Managing an innovation program, at scale, involves focusing a community of people on the organization’s biggest challenges and opportunities, engaging with ideas and feedback, aligning the appropriate people best positioned to inform decisions, and most importantly, making transparent decisions. This article gives some insight into the decision-making process, specifically regarding the power of declining ideas. An organization is inherently constrained, and is thus limited in action. Declining ideas is therefore necessary, and when done transparently, can provide the fuel for ongoing engagement with the program.
Many people avoid saying “no.” We strive to please our peers and our employees, and it’s often easier to say yes or ignore a request in order to avoid conflict. But when it comes to sustaining an innovation program, saying “no” is a necessary and powerful force.
Two of the important purposes of an innovation program are to orient participants around the key challenges and opportunities facing the organization, and to give a voice to all members of an organization. And saying “no” is positive step towards both of these objectives.
First, on giving program participants a voice, employment surveys consistently show that one of the things employees want most from their employers is for their ideas to be listened to. Employees are realistic. They understand the constraints facing their organization—time, people, money and competitive pressures. They want their voices to be heard; they want to know that the company they work for values their feedback. Management saying “no” is in line with this objective. Because “no” is a part of a conversation, “no” means someone is listening. Contrast this with the traditional “email inbox for receiving employee suggestions”—the anti-conversation. Employees are unsure whether anyone is listening to their ideas; they live in a void, a black box.
There’s one important part of saying “no” to someone’s idea, though. Context is everything. People want their ideas to be listened to, but implicit in that statement is that they’re given a fair shake. If that “no” comes with a thoughtful reasoning as to why the idea won’t be presently acted upon and realized—usually citing one of those constraints above—nine times out of ten the person will accept the outcome. People understand constraints. What they want is a conversation. To be listened to.
A Lean Innovation Program
As for orienting people around key challenges and opportunities facing the organization, “no” is the fuel, the necessary byproduct for finding the key, actionable “yeses.” At Spigit, we’ve come to think of running an innovation program as similar to the philosophy behind Lean Startup. If you’re unfamiliar with Lean Startup thinking, a simple summary is that in organizations operating under extreme uncertainty (a “startup”), the most efficient and productive activity that people should be doing is spending the least amount of energy (time & money) to validate a hypothesis. And only after the hypothesis is validated should additional energy be devoted to turning that hypothesis into reality.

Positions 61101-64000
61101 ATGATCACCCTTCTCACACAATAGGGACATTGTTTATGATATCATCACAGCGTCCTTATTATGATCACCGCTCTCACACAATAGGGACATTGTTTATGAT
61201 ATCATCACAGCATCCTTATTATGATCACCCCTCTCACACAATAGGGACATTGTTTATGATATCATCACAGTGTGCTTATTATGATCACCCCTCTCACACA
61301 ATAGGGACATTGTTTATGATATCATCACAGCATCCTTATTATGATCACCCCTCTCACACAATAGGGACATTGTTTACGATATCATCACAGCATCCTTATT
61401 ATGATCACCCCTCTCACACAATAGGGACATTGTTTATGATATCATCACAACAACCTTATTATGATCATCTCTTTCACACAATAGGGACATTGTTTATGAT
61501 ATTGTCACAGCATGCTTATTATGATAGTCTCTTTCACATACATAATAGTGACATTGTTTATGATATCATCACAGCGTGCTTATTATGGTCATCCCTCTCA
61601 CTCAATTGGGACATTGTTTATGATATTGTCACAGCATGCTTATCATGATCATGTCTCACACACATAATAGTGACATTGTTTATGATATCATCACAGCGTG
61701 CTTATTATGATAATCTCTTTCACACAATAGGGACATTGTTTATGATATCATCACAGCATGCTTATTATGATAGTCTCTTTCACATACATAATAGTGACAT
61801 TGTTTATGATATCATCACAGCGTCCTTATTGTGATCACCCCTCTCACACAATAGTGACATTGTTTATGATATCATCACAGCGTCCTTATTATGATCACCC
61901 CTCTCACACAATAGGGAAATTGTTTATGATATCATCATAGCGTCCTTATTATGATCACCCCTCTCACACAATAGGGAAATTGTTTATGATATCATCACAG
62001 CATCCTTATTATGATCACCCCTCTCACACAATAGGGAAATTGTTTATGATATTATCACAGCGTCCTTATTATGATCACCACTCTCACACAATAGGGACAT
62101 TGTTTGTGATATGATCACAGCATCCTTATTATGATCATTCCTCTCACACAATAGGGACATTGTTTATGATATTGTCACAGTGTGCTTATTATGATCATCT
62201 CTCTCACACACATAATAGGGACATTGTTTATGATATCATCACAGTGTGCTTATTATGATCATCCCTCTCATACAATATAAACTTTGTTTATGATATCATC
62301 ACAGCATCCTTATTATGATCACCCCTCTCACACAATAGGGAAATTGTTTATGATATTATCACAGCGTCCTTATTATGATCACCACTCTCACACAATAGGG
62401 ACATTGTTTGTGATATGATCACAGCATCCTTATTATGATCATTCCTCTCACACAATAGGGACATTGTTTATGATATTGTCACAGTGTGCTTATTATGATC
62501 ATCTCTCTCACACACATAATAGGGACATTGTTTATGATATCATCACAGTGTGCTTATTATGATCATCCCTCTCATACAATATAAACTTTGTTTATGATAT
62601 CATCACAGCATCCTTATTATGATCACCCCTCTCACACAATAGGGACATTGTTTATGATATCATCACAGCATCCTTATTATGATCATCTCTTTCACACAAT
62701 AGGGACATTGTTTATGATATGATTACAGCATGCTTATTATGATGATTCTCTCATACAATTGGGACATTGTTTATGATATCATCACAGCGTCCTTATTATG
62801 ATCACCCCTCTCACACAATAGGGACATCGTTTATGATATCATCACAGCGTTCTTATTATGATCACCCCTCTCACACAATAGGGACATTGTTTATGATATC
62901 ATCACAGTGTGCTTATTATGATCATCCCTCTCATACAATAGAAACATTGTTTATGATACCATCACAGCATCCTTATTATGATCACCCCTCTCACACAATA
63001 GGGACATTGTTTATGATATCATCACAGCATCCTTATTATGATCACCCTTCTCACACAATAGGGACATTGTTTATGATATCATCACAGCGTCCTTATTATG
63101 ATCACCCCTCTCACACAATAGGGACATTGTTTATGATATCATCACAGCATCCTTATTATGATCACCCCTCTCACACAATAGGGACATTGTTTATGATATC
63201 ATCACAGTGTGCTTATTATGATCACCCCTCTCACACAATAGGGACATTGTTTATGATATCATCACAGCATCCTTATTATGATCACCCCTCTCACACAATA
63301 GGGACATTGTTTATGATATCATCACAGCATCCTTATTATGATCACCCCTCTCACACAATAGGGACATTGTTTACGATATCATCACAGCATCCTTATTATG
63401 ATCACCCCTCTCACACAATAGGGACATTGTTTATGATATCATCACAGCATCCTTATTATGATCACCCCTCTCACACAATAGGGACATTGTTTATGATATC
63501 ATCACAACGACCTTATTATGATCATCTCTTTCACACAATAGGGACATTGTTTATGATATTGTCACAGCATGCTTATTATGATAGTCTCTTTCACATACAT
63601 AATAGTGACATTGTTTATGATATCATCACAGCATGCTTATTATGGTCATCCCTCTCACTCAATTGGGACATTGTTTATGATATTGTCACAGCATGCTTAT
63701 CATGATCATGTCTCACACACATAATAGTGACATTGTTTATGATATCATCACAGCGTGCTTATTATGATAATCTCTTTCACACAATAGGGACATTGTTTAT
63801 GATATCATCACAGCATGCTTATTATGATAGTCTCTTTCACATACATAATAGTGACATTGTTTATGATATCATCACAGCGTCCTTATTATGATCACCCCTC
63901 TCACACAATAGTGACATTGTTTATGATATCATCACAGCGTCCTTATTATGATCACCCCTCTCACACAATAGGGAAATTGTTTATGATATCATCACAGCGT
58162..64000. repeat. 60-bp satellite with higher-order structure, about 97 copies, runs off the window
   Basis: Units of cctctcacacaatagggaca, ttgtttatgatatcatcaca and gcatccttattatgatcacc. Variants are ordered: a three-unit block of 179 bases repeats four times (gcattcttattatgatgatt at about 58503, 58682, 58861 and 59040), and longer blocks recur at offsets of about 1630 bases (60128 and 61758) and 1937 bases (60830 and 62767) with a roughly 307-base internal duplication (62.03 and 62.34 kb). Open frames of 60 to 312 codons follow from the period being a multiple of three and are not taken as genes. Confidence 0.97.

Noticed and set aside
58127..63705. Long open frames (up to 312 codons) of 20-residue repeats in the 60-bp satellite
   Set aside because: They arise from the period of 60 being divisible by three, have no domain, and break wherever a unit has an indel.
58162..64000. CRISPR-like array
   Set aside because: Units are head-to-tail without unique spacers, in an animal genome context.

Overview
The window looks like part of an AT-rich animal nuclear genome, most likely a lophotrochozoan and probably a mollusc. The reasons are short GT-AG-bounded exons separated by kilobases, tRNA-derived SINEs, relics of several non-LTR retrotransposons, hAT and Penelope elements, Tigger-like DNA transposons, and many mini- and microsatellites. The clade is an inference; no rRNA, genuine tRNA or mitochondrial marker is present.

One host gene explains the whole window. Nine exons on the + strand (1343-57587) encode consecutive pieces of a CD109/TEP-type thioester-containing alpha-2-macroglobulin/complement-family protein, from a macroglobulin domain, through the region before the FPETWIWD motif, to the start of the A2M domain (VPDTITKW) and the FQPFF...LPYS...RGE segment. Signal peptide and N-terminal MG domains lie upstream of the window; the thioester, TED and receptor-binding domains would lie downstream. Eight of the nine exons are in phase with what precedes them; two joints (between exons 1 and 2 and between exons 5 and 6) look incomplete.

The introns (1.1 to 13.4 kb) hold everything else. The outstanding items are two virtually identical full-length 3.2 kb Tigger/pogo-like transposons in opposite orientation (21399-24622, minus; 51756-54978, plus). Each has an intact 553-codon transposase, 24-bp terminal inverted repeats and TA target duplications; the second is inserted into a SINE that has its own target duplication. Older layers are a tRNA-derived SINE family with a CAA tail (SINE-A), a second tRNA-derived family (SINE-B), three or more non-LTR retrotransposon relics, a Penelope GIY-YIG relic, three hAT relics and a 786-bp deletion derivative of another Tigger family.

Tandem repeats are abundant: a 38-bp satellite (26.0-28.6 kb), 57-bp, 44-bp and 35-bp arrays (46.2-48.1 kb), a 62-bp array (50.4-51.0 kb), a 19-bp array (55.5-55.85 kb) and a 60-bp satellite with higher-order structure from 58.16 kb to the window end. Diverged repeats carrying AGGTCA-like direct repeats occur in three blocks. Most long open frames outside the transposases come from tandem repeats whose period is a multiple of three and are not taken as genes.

As an example, let’s say your business plan calls for bottling Hudson River water (hopefully at the source!) and selling this bottled water at a premium. Before you go and invest in branding, acquiring a bottling facility and spending lots of money on developing this concept, you should first test your hypothesis that people not only desire Hudson River water, but are willing to pay a premium for it. And guess what you should do if you learn that people will not go for your idea? Stop, and pivot.
The outcome of testing the hypothesis? A “yes” or a “no.”
An innovation program is similar, where the objective is to spend the least amount of energy (time and money) to invalidate an idea. Let’s say you’ve just run a Challenge which generated 100 ideas. Great, now how can we quickly get to the 80 “nos,” so we can spend serious time building a business case for the remaining 20 ideas? And of those 20 that we continue to develop, what else can we ask about them to find the other “nos”; leaving us with a handful a great, actionable ideas that move the organization forward?
Quickly finding the 95 or so “nos” and 5 “yeses” should be viewed as a success. Achieving the goal of finding the small percentage of actionable, value-creating ideas means there’s going to be a lot of “nos” along the way. That’s not only OK, it’s necessary.
There’s also a funny thing about “nos” in an innovation program. Often they represent the fitness of the idea to the current environment. And as that environment changes, that “no” can easily turn into a “yes.” Picture a wildly popular idea shared in a bike company’s innovation program to change the bike frame from steel to a new type of carbon just invented by a supplier. And in line with Lean thinking, each hypothesis along the way has been validated. It’s looking like a “yes.” But then the marketing team discovers, through customer research, that the market won’t presently bear the additional $81 in cost that the company would have to add to the frame to switch materials. People want lighter bike frames, but aren’t willing to pay nearly that much for them. So true to form, they spent the least amount of energy to find that “no” before investing in realizing the idea.
But nine months have passed and now the bike company can procure the carbon material while only adding $14 to the cost of each frame. Same idea, different environment. As time passes, the environment changes and old constraints are lifted, and the “no” magically transforms into a “yes.”
As you consider ideas for your business, don’t be afraid to say “no.” A “no” might just help you spot your next big “yes.”